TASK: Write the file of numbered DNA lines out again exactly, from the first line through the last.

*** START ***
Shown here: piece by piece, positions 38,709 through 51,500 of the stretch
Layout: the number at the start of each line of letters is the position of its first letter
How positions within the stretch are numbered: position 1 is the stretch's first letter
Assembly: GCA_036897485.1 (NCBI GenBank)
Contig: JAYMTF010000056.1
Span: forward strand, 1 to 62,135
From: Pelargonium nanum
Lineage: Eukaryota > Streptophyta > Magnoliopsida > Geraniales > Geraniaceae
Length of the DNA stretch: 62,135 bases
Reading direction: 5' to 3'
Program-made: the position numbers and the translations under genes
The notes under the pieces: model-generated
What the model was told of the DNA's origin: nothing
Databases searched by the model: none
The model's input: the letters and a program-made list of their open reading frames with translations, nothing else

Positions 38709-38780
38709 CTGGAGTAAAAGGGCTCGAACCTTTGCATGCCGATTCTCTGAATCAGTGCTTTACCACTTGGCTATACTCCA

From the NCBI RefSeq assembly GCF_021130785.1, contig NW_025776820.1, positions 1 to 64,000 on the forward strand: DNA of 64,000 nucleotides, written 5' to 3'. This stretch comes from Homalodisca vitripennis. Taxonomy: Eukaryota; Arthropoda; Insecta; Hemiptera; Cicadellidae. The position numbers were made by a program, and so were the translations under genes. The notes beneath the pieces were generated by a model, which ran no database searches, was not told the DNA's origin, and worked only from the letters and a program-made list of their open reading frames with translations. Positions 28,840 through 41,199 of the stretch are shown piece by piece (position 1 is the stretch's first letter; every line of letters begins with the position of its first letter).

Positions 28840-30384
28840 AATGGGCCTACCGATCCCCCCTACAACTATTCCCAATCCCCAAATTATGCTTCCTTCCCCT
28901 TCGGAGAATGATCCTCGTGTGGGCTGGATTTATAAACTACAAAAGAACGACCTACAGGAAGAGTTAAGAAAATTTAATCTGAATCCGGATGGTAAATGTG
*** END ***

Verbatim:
Shown here: piece by piece, positions 38,709 through 51,500 of the stretch
Layout: the number at the start of each line of letters is the position of its first letter
How positions within the stretch are numbered: position 1 is the stretch's first letter
Assembly: GCA_036897485.1 (NCBI GenBank)
Contig: JAYMTF010000056.1
Span: forward strand, 1 to 62,135
From: Pelargonium nanum
Lineage: Eukaryota > Streptophyta > Magnoliopsida > Geraniales > Geraniaceae
Length of the DNA stretch: 62,135 bases
Reading direction: 5' to 3'
Program-made: the position numbers and the translations under genes
The notes under the pieces: model-generated
What the model was told of the DNA's origin: nothing
Databases searched by the model: none
The model's input: the letters and a program-made list of their open reading frames with translations, nothing else

Positions 38709-38780
38709 CTGGAGTAAAAGGGCTCGAACCTTTGCATGCCGATTCTCTGAATCAGTGCTTTACCACTTGGCTATACTCCA

From the NCBI RefSeq assembly GCF_021130785.1, contig NW_025776820.1, positions 1 to 64,000 on the forward strand: DNA of 64,000 nucleotides, written 5' to 3'. This stretch comes from Homalodisca vitripennis. Taxonomy: Eukaryota; Arthropoda; Insecta; Hemiptera; Cicadellidae. The position numbers were made by a program, and so were the translations under genes. The notes beneath the pieces were generated by a model, which ran no database searches, was not told the DNA's origin, and worked only from the letters and a program-made list of their open reading frames with translations. Positions 28,840 through 41,199 of the stretch are shown piece by piece (position 1 is the stretch's first letter; every line of letters begins with the position of its first letter).

Positions 28840-30384
28840 AATGGGCCTACCGATCCCCCCTACAACTATTCCCAATCCCCAAATTATGCTTCCTTCCCCT
28901 TCGGAGAATGATCCTCGTGTGGGCTGGATTTATAAACTACAAAAGAACGACCTACAGGAAGAGTTAAGAAAATTTAATCTGAATCCGGATGGTAAATGTG